The Rt Revd Chris Edmondson writes:
AS HIS son Peter expressed it, “On Tuesday 24 July at 11 p.m., on the eve of the feast of St James the Apostle, my father breathed his last and was gathered to his Heavenly Father, after a period of declining health.” John was 91, and had been ordained for a remarkable 66 years. He is survived by his wife, Margaret, who, together with Peter and some close friends, was with John when he died.
I first met John one Sunday in the early 1970s when he was covering an interregnum for the parish church of Blandford Forum in Dorset. I was a young ordinand playing the organ that day. Something about his “attractive holiness” had a deep impact on me, and our paths were to cross many times in succeeding years. These occasions included inspiring weekends on renewal and healing that he led for two parishes where I served as vicar, as well as latterly in the diocese of Manchester.
John was born and grew up in the East Midlands, and his initial sense of being called to the priesthood came while he was a server in his parish church. After reading history at Durham and completing two years of National Service, he then trained for ordination at the College of the Resurrection, Mirfield. After ordination in 1952, John served curacies in Walthamstow and Forest Gate, after which he was, for 13 years, Vicar of St Augustine’s, Romford, also in the Diocese of Chelmsford. During this period, John wrote the first of his many books.
It was also in those years, when the charismatic renewal was beginning to make an impact on many clergy and parishes, that John himself came into a fresh experience of the Holy Spirit’s work in his own life. This would shape so much of what was to come in his ministry, and he later wrote about its significance in Greater Things Than These: Personal account of the charismatic movement, which was the Archbishop of Canterbury’s 1974 Lent Book.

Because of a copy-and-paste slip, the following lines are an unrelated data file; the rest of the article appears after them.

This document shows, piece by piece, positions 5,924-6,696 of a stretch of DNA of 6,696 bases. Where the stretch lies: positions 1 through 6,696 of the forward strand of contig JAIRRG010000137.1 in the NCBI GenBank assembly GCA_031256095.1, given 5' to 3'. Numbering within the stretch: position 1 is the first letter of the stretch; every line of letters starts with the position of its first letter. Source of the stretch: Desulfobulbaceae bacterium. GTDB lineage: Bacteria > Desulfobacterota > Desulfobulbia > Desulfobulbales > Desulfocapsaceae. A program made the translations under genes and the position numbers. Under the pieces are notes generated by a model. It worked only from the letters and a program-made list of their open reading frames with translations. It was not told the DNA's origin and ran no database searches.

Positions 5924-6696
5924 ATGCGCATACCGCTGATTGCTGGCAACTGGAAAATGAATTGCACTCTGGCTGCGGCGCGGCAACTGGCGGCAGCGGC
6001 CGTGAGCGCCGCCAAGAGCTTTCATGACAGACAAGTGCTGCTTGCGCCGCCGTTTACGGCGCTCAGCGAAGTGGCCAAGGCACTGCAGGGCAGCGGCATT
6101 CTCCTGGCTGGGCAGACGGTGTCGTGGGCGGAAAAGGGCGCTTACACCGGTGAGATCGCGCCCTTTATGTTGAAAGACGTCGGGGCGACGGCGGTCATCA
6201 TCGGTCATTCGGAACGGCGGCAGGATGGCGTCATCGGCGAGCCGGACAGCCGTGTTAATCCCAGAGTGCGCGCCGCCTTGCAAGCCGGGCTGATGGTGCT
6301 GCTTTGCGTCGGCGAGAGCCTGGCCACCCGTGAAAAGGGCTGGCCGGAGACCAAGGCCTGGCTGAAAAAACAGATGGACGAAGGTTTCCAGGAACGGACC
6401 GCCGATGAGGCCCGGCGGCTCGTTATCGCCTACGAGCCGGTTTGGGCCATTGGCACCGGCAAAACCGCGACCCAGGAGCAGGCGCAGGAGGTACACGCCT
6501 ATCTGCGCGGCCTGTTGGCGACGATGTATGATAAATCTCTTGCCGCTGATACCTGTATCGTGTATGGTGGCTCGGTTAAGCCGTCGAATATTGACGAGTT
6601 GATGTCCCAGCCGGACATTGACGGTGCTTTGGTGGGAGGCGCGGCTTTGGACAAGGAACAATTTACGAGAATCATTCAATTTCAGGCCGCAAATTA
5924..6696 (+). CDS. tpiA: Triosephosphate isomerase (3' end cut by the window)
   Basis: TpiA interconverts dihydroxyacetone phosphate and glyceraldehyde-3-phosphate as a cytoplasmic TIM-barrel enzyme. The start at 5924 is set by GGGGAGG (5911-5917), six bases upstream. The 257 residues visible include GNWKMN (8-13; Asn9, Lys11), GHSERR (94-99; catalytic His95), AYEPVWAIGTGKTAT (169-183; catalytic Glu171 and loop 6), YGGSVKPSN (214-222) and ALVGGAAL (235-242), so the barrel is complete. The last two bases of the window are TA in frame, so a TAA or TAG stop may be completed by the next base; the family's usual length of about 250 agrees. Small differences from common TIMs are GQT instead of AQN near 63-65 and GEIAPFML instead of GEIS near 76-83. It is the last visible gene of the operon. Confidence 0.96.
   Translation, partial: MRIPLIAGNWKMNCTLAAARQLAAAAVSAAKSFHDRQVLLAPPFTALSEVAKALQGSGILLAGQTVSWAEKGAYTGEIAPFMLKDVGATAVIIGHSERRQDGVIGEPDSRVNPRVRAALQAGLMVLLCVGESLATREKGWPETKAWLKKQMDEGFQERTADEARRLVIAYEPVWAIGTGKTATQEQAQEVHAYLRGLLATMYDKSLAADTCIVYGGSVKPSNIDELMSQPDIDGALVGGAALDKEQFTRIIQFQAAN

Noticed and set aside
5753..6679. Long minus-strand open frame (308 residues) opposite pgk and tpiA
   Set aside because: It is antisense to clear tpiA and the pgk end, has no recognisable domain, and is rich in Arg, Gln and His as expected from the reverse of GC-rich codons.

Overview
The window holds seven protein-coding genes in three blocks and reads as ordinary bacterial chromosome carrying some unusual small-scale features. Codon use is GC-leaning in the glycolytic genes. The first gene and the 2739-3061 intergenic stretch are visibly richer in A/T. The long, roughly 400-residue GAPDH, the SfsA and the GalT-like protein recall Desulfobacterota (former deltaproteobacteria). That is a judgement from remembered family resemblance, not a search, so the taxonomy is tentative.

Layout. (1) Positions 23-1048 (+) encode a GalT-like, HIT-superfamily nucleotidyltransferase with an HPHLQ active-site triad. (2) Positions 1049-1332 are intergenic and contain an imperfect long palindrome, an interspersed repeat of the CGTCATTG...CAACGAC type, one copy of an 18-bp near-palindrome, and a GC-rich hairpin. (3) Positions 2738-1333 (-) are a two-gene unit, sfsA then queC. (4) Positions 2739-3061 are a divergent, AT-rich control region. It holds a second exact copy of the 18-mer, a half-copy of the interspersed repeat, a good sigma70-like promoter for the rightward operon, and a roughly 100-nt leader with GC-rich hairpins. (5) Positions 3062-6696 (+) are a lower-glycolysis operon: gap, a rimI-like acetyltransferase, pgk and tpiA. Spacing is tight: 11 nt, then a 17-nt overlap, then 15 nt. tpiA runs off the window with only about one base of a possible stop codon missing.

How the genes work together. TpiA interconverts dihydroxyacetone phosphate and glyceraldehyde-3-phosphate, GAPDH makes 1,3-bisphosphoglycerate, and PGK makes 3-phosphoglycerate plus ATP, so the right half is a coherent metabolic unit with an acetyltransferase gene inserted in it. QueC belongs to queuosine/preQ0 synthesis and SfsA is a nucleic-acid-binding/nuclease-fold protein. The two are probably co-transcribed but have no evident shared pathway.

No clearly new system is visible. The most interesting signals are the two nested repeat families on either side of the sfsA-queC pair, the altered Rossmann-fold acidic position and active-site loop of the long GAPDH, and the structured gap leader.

In 1971, John made a significant move both in geography and context for ministry, becoming founding chaplain of the Barnabas Fellowship at Whatcombe House, Dorset; he also taught at Salisbury and Wells Theological College. At Whatcombe, he together with Reg and Lucia East, who had been neighbours in Essex, established a small community that provided space and hospitality for people to receive teaching and ministry on the gifts and empowering of the Holy Spirit. Many guests would come to testify to life-changing, spiritually renewing and healing experiences, as a result of a visit there.
One person who, you might say, got more than she bargained for when going to Whatcombe as a guest, was Margaret, who, in 1974 became John’s wife. The following year, they moved to Manchester where John served as County Ecumenical Officer until his retirement in 1992. Their son, Peter, was born there in 1977, and is himself training for ordination.
This post proved to be a natural expression of John’s “generous orthodoxy”, and enabled him to build on his earlier and varied experiences in ministry, not least healing and reconciliation. Through his winsome personality, teaching skills, and immense spiritual wisdom, he gained the confidence of church leaders from many different backgrounds and traditions, supporting them in working together for the sake of the gospel.
In retirement, John continued to be in demand as a speaker at conferences, and his presence and ministry was always greatly valued at his and Margaret’s church, St James with Emmanuel, Didsbury. Among several further pieces of writing during this period, two stand out: his immense contribution to the Time to Heal report commissioned by the General Synod in the late 1990s, and, at the age of 82, in 2009, his weighty Lift High The Cross: The high noon of the Anglo-Catholic Movement, 1919-1950.
John was a big man in every sense: physically tall, with a generous heart, a big smile, and a wonderfully dry sense of humour. I believe that, through his writing and speaking, as well as in countless unseen ways, and all undergirded by a deep prayerfulness, he has been an extraordinarily rich gift to many individuals — of whom I am one — as well as to the Church in this nation for decades. His legacy will undoubtedly live on, and our love and prayers are especially with Margaret and Peter at this time.